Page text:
Gordon MacIsaac gets new trial after hockey assault conviction
Ottawa judge used 'impermissible speculative reasoning' about hockey strategy in decision
An Ottawa recreation league hockey player convicted of aggravated assault for an on-ice collision will get a new trial after the Ontario Court of Appeal found the trial judge seemed to "impose her personal knowledge of hockey on the facts of the case."
The panel of three judges found that Justice Diane Lahaie used "speculative reasoning" about hockey strategy to come to her guilty verdict in December 2013.
"From the sports pages to social media, it is abundantly clear that reasonable Canadians often disagree about what constitutes a rational hockey strategy in a given situation. Nor is there any source of indisputable accuracy by which to settle these disagreements," the court of appeal said in a decision released Monday.
The Crown had argued that Gordon MacIsaac blindsided Drew Casterton with a deliberate hit in the final 47 seconds of a game his team was losing in March 2012, leaving his opponent unconscious on the ice with cuts to his face and two broken teeth.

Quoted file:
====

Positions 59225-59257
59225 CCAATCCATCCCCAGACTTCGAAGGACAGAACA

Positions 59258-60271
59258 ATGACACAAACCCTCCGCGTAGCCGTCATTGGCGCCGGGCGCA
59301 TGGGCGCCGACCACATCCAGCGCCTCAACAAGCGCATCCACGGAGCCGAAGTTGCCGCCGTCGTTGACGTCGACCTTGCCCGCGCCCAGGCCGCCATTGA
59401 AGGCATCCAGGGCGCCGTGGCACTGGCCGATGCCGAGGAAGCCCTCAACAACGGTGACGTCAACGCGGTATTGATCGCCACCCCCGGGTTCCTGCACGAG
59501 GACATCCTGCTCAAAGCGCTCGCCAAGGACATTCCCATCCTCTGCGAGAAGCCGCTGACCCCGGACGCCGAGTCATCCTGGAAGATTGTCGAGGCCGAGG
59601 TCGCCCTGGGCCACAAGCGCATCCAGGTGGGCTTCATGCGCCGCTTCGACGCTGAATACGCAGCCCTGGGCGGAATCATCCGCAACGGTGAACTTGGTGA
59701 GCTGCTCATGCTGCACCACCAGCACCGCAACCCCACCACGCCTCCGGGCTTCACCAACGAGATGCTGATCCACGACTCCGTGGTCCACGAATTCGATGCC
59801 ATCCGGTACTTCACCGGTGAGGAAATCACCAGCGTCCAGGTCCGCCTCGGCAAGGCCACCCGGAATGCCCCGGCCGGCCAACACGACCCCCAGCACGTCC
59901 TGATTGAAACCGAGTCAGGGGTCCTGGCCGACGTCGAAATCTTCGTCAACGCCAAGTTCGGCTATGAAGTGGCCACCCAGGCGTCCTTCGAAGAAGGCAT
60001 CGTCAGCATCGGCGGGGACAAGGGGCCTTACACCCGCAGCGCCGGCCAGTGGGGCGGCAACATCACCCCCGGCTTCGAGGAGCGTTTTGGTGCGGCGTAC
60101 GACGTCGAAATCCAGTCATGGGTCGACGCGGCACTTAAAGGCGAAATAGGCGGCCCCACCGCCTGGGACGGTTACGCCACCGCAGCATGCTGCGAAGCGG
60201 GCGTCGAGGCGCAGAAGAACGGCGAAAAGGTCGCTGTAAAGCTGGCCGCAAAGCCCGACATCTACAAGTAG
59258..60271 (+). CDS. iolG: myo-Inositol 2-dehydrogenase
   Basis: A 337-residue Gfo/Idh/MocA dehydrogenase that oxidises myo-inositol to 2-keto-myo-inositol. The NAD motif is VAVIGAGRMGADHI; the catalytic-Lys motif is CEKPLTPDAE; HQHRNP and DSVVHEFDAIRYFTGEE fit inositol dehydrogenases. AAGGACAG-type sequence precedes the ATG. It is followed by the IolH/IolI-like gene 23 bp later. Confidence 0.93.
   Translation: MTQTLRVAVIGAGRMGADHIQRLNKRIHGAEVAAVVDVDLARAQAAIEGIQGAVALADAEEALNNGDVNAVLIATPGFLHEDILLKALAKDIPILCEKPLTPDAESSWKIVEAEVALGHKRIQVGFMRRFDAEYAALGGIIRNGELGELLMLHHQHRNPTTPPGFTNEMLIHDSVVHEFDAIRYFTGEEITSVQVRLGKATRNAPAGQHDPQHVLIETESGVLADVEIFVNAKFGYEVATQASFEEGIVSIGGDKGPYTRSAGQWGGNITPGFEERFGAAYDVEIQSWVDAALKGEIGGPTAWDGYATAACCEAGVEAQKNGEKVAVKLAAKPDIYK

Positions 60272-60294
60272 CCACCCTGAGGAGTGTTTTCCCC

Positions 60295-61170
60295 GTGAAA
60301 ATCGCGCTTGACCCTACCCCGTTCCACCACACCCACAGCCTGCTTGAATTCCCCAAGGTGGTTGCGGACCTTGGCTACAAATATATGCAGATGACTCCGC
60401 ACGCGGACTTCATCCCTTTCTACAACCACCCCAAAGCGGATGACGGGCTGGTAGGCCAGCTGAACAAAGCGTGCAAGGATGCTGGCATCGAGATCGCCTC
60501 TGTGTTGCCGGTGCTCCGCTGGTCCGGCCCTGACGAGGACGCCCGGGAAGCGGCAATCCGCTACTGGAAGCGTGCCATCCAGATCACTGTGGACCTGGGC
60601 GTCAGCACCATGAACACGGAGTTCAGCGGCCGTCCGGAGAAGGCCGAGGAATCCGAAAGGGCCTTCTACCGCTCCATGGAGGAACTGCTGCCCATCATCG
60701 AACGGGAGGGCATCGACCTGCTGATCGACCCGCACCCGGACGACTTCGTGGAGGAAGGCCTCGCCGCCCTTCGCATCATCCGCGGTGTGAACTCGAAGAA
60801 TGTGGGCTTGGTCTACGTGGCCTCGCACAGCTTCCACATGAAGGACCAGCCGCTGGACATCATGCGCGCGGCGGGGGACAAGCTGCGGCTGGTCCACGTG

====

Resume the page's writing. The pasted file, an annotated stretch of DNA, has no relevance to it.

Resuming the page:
The defence had argued that MacIsaac was involved in an unavoidable face-to-face collision in a league in which bodychecking is banned but incidental contact is common.
During the trial, 11 witnesses testified, including MacIsaac, Casterton, other players from both teams and one of the game's referees. Lahaie noted in her decision that aside from the referee, there was bias depending on which team the witness played.
Still, Lahaie accepted Casterton's testimony and rejected the testimony of defence witnesses based on how "illogical" she found their position or speed at that point in the game, the court of appeal found.
"The trial judge engaged in impermissible speculative reasoning in rejecting the evidence of the defence witnesses. This impaired the appellant's right to a fair trial," the decision said.